Homily: Commissioning Mass - Sandhurst Catholic Education Leaders

COMMISSIONING MASS

SANDHURST CATHOLIC EDUCATION LEADERS

28TH FEBRUARY, 2013

As we commission our new principals and school board chairs, I would like to share with you some thoughts regarding the nature and identity of Catholic education today.

Education is integral to the mission of the Church to proclaim the Good News.  First and foremost, every Catholic educational institution is a place to encounter the living God who in Jesus Christ reveals his transforming love and truth.  This relationship elicits a desire to grow in the knowledge and understanding of Christ and his teaching.  In this way, those who meet him are drawn by the very power of the Gospel to lead a new life characterized by all that is beautiful, good, and true; a life of Christian witness nurtured and strengthened within the community of our Lord’s disciples, the Church. This evening, as we commission our new principals and new school board chairs we all might remember the words of St Paul in Romans 10:15-17, when he quoted the prophet Isaiah ‘How beautiful are the footsteps of those who bring good news’.
In today’s Mass, our first reading is from another prophet, Jeremiah. His call was to challenge the people of God to an awakening.  He was preaching to the people and teaching them about exemplifying faithfulness to God in times of difficulty.  Jeremiah paints a beautiful picture of the blessed life; the one lived in the will of God.  The pertinent message for ourselves is the promise of these verses, that no matter what happens; we can depend upon the sufficient grace of Christ to meet our needs. Jeremiah is speaking about trust, which comes from deep within one and grows only within a mature and tested relationship.  In this case, Jeremiah is teaching the people about trust in God.

In similar vein, St Luke’s Gospel today Jesus teaches us through the parable of  the rich man who treats Lazarus with contempt during their lives and refuses to show any kind of mercy and love.    Obviously the rich man in this story knew Lazarus; he had to step over him almost daily.   The rich man had many chances to give and show mercy but did not.  And we hear what happens to them both!   This story shows us that those living justly with goodness and sincerity will indeed be rewarded, but there are some who do not listen to the word of God and therefore do not take the opportunity of salvation. This is a stark reminder that evangelisation can be very difficult!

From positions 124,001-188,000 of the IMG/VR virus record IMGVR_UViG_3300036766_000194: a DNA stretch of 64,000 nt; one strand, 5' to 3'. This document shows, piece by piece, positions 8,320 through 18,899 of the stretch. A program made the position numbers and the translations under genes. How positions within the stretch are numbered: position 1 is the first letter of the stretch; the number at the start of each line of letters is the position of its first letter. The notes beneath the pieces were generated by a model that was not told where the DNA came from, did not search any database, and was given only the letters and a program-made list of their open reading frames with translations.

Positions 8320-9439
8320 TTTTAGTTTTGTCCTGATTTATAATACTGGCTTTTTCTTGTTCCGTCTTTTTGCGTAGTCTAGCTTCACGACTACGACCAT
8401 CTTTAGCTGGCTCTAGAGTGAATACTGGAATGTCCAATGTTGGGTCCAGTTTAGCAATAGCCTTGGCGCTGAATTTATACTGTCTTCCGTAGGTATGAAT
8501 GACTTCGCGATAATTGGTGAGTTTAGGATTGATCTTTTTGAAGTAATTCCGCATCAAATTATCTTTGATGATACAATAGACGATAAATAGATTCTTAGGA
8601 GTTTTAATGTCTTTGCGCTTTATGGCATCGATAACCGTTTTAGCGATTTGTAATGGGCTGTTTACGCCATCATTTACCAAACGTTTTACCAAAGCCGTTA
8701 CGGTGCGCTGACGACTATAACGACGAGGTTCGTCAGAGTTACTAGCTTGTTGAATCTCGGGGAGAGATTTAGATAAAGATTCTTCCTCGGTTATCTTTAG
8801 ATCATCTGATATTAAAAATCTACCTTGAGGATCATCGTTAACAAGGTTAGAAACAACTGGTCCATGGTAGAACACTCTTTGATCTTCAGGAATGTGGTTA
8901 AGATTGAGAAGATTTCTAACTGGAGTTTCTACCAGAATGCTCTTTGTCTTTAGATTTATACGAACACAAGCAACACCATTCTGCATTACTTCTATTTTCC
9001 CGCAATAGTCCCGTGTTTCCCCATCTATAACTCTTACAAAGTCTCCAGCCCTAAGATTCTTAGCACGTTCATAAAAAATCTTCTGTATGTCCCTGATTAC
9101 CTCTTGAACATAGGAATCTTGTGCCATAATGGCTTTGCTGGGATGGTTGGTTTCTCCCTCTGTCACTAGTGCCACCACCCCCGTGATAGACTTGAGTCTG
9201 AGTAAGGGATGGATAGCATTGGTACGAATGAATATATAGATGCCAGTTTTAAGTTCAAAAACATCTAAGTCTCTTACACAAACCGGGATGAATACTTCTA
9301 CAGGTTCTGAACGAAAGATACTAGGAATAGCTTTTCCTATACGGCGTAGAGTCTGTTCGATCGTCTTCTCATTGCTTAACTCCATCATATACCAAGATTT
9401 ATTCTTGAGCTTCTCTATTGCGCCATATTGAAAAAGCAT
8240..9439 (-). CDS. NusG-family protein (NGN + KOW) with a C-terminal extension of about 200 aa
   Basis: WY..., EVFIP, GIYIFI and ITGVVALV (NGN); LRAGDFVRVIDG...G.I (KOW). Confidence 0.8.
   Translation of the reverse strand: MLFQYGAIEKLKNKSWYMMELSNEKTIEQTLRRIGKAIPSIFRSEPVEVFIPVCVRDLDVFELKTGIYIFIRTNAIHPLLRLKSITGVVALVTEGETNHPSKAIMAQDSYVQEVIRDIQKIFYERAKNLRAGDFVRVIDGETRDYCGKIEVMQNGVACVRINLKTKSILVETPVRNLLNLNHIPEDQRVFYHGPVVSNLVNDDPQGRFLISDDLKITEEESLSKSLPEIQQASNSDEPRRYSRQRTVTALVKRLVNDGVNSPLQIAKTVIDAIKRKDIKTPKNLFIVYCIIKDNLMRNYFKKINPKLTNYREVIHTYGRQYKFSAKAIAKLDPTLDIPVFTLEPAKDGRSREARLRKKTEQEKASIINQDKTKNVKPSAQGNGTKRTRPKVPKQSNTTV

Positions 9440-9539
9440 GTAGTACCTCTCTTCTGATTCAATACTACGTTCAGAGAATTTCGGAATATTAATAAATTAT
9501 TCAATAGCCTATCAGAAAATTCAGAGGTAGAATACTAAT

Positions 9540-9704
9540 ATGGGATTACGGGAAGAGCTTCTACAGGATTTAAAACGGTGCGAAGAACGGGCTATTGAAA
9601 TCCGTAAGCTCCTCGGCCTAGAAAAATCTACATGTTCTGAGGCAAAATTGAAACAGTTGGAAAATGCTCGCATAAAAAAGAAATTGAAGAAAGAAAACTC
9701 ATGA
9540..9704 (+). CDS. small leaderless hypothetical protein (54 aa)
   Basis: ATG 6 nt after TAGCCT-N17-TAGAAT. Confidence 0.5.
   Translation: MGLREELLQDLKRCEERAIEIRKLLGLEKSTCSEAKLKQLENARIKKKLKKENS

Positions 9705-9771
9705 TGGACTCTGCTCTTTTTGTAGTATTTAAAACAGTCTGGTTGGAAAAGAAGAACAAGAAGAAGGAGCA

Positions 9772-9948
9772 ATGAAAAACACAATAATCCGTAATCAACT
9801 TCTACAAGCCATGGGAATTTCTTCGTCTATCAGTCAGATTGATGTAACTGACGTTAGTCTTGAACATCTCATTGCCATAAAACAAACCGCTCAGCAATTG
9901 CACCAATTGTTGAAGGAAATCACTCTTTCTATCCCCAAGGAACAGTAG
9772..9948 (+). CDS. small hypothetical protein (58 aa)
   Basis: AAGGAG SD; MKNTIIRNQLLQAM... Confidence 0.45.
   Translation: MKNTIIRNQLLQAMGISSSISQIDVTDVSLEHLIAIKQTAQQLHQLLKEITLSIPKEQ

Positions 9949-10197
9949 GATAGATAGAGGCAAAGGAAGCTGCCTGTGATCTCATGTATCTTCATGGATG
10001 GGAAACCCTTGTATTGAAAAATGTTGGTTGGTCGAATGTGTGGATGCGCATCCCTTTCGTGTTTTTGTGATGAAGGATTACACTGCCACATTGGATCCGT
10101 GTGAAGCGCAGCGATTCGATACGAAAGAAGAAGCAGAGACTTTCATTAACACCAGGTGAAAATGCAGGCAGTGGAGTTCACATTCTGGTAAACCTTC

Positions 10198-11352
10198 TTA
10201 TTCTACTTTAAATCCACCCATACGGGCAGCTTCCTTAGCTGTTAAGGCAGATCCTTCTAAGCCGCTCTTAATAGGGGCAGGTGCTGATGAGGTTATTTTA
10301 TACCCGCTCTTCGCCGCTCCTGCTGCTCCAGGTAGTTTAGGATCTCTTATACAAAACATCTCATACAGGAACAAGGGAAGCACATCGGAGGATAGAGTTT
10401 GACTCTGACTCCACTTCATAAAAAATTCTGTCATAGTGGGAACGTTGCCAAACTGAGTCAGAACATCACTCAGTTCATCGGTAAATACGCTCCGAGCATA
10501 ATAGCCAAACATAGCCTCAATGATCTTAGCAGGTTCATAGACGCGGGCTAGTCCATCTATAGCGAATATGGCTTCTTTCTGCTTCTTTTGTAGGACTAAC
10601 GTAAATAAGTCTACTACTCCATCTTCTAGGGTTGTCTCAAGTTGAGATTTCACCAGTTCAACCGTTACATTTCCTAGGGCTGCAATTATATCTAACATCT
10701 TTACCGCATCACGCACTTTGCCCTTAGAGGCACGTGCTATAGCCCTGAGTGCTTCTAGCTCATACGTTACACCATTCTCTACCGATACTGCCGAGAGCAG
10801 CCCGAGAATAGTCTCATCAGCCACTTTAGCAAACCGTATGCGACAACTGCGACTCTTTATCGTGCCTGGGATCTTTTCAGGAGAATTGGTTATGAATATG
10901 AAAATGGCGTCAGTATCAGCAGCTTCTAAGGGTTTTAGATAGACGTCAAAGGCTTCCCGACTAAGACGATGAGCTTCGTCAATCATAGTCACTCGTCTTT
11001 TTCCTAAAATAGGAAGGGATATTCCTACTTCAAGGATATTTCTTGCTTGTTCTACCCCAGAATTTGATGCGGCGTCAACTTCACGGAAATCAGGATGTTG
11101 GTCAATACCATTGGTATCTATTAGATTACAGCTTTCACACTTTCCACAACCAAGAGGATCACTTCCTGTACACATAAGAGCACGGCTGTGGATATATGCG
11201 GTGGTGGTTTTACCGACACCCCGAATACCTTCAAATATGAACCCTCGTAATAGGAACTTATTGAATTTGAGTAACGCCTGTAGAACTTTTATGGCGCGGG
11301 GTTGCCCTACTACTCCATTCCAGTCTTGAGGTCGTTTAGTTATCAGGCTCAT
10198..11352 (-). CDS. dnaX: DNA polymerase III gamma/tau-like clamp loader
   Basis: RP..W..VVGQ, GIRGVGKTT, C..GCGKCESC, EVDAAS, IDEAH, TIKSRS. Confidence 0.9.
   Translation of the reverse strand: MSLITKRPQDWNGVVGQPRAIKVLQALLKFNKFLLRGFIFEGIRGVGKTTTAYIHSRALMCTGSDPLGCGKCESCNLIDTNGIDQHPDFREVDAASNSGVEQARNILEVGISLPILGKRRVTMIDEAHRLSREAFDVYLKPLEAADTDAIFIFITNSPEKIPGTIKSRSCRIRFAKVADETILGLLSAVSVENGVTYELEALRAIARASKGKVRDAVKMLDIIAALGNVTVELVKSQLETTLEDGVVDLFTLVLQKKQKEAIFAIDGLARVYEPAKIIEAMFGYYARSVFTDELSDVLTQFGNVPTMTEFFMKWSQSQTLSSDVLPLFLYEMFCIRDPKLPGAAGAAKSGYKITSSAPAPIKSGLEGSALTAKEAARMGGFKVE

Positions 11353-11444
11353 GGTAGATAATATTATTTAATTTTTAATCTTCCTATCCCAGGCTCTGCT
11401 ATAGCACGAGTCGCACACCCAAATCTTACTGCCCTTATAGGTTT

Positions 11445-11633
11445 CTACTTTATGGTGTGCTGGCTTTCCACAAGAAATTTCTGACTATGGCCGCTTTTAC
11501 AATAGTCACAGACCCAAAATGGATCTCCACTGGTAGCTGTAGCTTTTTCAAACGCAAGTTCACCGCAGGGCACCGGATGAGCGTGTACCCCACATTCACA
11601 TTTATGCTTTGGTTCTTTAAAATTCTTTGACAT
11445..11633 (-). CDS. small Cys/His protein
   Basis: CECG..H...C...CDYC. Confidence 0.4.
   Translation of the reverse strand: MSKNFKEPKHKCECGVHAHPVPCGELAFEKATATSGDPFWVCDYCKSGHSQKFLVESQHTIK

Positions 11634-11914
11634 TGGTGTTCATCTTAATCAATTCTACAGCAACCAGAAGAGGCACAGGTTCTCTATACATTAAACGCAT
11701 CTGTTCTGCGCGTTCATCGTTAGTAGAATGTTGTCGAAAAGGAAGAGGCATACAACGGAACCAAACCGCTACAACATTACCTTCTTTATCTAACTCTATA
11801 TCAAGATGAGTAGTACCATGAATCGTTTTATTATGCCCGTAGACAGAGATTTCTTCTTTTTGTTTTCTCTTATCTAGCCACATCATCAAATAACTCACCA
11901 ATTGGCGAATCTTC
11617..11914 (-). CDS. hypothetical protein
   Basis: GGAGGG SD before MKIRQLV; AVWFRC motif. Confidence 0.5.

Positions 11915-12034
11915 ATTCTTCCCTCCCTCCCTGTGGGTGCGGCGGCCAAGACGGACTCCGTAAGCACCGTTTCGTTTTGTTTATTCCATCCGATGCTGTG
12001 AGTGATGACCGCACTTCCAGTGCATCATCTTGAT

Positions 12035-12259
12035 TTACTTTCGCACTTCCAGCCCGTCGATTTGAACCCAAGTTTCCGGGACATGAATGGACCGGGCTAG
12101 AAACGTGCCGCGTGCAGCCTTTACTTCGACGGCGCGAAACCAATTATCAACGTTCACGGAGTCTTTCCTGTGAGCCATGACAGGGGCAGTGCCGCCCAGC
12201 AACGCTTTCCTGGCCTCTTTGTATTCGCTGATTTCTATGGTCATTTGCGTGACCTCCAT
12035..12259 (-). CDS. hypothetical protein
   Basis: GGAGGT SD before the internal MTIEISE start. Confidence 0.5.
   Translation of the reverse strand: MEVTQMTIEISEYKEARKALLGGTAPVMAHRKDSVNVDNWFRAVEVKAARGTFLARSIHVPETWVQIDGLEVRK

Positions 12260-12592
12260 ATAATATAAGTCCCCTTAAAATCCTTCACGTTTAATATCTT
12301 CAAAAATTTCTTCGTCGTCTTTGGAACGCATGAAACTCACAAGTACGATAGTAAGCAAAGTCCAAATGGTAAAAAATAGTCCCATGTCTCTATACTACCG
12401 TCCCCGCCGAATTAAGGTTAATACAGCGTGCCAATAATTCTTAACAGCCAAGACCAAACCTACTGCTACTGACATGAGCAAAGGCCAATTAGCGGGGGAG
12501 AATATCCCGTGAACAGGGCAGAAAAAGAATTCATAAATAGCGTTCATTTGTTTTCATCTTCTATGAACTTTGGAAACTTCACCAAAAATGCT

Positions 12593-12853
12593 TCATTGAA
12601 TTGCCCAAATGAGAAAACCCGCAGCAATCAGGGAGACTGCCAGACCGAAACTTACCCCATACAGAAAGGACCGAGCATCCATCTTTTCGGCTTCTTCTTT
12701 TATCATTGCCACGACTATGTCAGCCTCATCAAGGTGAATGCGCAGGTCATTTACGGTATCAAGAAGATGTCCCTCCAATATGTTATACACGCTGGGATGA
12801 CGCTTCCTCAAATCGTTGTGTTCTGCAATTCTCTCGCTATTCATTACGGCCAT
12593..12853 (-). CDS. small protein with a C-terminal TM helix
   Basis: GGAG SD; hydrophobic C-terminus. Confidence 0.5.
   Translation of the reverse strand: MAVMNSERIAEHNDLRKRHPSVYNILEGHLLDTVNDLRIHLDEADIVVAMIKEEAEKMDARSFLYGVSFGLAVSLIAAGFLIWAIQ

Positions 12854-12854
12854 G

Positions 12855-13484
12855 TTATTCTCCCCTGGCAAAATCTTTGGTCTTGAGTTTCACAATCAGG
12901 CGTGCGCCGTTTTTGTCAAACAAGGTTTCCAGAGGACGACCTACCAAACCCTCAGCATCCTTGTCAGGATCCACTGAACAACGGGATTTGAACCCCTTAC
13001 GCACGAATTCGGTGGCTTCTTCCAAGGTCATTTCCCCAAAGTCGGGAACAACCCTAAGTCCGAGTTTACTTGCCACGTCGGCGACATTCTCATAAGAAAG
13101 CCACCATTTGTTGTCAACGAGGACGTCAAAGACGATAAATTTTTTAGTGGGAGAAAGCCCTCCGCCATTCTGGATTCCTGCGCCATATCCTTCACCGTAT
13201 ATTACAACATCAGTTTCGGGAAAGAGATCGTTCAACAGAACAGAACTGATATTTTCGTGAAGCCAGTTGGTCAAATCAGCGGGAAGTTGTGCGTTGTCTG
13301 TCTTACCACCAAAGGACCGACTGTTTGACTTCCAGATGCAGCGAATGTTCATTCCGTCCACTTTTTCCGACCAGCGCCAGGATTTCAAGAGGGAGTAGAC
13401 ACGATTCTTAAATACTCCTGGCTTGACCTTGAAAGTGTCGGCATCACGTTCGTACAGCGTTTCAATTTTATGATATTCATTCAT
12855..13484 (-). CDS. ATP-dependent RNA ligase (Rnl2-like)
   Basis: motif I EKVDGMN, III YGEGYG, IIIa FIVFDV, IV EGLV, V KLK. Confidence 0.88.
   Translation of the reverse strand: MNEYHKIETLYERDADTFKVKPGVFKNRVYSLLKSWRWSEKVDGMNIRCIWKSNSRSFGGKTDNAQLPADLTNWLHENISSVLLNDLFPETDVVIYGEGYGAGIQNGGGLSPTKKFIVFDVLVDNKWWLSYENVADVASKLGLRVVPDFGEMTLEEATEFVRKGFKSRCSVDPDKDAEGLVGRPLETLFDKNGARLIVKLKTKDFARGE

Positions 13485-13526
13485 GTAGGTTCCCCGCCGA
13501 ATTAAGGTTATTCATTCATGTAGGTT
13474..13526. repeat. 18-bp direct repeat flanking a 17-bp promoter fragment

This task of education is never easy. It involves the entire Christian community and motivates each generation of Christian educators to ensure that the power of God’s truth permeates every dimension of the schools they serve. Set against personal struggles, moral confusion and fragmentation of knowledge, the noble goals of scholarship and education, founded on truth and in service of the person and the community, can become especially powerful instruments of hope.  The history of this nation includes many examples of the Church’s commitment in this regard.  The Catholic community here in the Diocese of Sandhurst has in fact made education one of its highest priorities. This undertaking has not come without great sacrifice over the years by many priests, religious and laity, especially parents.

As we look forward to our work in Catholic Education in 2013, we might ask ourselves: Are we ready to commit our entire self – intellect and will, mind and heart – to God?  Do we accept the truth Christ reveals?  Is our Catholic faith tangible in our schools?  Is it given fervent expression liturgically, sacramentally, through prayer, acts of charity, a concern for justice, and respect for God’s creation?  Only in this way do we really bear witness to the meaning of who we are and what we uphold.

Society in general has high expectations of Catholic educators.  Dear friends, new principals and school board chairs, this places upon you a responsibility and offers an opportunity.  More and more people – parents in particular – recognize the need for excellence in the human formation of their children.  Let us remember Jeremiah’s message: we can depend upon the sufficient grace of Christ to meet our needs, so do not be daunted by the tasks ahead.

May I express a particular word of encouragement to both lay and Religious teachers of catechesis, who strive to ensure that young people become daily more appreciative of the gift of faith.  Religious education is a challenging apostolate, yet there are many signs of a desire among young people to learn about the faith and practice it with vigor. If this awakening is to grow, teachers require a clear and precise understanding of the specific nature and role of Catholic education. They must also be ready to lead the commitment made by the entire school community to assist our young people, and their families, to experience the harmony between faith, life and culture.

I wish to conclude by focusing our attention specifically on the paramount importance of your own professionalism and witness within our Catholic schools.  First, let me thank you for your dedication and generosity. Your selfless contributions and the dedication of those working in education in this Diocese are outstanding; – you do so well in the service of our Church!  For this I express my profound gratitude, and ask that you contemplate the privilege of being called to be partners in the new Evangelisation in this Year of Faith!

This means that as we serve in our various roles in Catholic Education across the Diocese of Sandhurst, new principals and school board chairs, we are called by Jesus and commissioned now here today, to teach as Jesus taught.  May God bless you in your vocations, in your task of giving testimony to the love of God in our Catholic schools and in our world.

 

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